Fulfil promises and keep 1.5C alive, Quakers urge UK government
The announcement of a new fund for loss and damage at COP27 was "a moment of extraordinary significance for climate justice", Quakers have said, but the UK government must take urgent action on oil and gas to limit further impacts.
After three decades of demands from developing countries and civil society, states at COP27 agreed a fund for loss and damage to support countries on the frontline of the climate crisis.
Quakers, who have been working with other faiths on loss and damage for over two years, welcomed the decision but said it was crucial that the fund was implemented quickly.
Emissions already in the atmosphere mean that further heating and associated loss and damage are unavoidable, but governments must ensure that fossil fuels stay in ground to minimise the problem, they added.
COP27 followed a year of extreme weather, from Pakistan where floods affected 33 million people, to East Africa where one person is likely dying every 36 seconds, due to drought.
A moment of extraordinary significance for climate justice- Quaker briefing on COP27
Countries on the frontline of the climate crisis are those who have done least to cause the problem: by 2030 it is estimated that loss and damage will cost developing countries between $290bn and $580bn every year.
These costs are dwarfed by the billions in subsidies the fossil fuel industry receives ($423bn per year, according to the UNDP) and the profits it makes ($174bn in the first nine months of 2021 alone).
Olivia Hanks, climate justice lead at Quakers in Britain, said: "The creation of a loss and damage fund is a momentous achievement for the climate-vulnerable countries and campaigners who have worked tirelessly over many years for this.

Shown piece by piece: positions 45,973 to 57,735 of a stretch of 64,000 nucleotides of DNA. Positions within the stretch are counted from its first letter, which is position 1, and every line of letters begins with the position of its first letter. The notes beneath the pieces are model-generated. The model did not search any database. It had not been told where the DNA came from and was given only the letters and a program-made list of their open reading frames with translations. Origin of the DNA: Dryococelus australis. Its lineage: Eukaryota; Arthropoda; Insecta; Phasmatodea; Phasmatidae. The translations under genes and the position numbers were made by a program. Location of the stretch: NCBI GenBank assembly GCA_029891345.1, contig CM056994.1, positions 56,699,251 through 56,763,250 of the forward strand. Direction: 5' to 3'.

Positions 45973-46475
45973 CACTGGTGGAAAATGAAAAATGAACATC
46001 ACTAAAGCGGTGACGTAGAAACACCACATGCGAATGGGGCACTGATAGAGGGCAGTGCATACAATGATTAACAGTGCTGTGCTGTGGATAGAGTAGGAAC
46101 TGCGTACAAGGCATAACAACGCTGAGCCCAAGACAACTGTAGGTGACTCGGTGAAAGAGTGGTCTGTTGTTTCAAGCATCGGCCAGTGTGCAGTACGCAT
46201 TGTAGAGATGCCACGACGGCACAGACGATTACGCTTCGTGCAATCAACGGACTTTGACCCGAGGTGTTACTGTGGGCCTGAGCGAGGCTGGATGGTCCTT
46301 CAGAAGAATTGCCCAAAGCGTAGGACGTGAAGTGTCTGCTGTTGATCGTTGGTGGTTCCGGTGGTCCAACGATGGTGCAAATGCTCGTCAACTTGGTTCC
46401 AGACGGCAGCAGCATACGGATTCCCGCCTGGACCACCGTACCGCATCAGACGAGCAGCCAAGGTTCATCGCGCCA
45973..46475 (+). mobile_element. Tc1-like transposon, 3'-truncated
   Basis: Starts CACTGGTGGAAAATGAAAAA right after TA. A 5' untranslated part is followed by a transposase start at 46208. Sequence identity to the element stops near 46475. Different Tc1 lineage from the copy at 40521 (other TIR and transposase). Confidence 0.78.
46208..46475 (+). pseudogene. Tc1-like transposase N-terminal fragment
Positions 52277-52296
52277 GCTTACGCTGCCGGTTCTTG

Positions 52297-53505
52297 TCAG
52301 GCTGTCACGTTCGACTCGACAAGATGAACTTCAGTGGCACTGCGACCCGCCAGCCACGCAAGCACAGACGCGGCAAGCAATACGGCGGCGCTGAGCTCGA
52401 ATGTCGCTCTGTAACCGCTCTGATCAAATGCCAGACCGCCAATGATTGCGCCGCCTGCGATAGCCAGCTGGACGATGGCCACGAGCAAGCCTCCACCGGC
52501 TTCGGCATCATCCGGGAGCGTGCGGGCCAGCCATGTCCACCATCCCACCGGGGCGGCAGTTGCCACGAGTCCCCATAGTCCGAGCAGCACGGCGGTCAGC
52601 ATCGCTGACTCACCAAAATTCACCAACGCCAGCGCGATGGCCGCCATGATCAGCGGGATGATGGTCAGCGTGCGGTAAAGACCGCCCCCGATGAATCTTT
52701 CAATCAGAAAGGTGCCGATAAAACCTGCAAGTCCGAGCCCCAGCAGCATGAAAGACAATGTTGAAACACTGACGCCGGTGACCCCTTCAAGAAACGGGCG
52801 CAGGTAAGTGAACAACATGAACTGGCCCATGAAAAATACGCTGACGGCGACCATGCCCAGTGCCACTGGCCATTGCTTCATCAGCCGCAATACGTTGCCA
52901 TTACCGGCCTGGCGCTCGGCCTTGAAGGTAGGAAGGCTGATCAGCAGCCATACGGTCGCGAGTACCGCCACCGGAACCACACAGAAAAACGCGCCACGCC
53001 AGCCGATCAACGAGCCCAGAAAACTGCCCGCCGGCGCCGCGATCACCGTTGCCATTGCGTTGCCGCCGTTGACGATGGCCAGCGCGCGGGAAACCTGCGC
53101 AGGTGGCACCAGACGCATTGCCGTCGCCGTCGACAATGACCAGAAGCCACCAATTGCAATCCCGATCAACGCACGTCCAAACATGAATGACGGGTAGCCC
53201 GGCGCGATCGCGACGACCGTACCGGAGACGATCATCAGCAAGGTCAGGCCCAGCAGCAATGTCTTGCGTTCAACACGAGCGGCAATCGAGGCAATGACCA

"However, the lack of progress on phasing out fossil fuels is deeply alarming. The outgoing UK Presidency has criticised other countries for pushing back on this – but the UK also needs to practise what it preaches and put an end to all further oil and gas extraction.
"Until we end the fossil fuel era, further heating of the planet is inevitable, and the costs of loss and damage will only increase."
In a joint briefing, Quakers in Britain and Oxfam asked parliamentarians to urge the government to:
- Adopt a loss and damage fund that is new and additional to existing commitments. Finance should be grants-based, so climate-vulnerable countries don't pay for a crisis they haven't caused
- Revoke licences for North Sea oil and gas exploration, scrap plans for a coal mine in Cumbria, and roll out a just transition to renewables.
- Explore innovative sources of loss and damage finance, such as repurposing harmful subsidies, a climate damages tax, or an international levy on flights.
The briefing was shared with Peers for the Planet ahead of a debate on COP27 in the House of Lords, and to key MPs ahead of an Urgent Question on COP27 in the House of Commons.